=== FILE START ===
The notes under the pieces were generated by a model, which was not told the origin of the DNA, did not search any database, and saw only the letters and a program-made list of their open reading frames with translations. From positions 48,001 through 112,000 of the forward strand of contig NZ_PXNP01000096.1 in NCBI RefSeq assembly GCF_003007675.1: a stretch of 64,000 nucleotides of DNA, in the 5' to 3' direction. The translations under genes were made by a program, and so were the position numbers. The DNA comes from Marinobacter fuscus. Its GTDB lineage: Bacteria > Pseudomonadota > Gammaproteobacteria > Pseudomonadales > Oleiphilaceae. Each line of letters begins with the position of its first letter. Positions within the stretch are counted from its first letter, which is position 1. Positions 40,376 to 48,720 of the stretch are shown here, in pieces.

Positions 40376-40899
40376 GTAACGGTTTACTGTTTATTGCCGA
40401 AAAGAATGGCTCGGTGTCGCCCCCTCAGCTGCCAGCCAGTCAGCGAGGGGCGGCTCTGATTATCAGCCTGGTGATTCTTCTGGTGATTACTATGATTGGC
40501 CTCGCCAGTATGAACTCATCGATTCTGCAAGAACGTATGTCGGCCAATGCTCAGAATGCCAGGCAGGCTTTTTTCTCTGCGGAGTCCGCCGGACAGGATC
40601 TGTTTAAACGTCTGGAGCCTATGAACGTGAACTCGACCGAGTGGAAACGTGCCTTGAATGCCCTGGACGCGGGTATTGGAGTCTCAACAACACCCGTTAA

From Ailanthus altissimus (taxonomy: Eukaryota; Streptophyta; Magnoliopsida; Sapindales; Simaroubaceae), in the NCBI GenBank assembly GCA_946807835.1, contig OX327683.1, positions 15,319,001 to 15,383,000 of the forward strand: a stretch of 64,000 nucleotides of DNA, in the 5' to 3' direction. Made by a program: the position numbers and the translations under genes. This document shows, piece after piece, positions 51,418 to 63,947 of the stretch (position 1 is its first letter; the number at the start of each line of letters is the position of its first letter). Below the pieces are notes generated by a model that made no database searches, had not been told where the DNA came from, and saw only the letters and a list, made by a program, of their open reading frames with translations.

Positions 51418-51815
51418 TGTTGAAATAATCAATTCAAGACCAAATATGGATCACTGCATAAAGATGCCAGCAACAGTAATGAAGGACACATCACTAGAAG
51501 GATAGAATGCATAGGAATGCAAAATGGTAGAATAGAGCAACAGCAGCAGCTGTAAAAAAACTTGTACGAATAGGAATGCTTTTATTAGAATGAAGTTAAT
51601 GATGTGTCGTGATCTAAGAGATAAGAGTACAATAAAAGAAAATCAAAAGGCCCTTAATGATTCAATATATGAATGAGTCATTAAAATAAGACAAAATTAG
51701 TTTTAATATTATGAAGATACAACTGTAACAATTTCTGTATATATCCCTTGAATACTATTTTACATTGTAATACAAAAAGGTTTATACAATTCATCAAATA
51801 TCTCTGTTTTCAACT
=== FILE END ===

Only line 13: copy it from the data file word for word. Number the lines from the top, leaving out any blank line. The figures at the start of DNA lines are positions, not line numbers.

51801 TCTCTGTTTTCAACT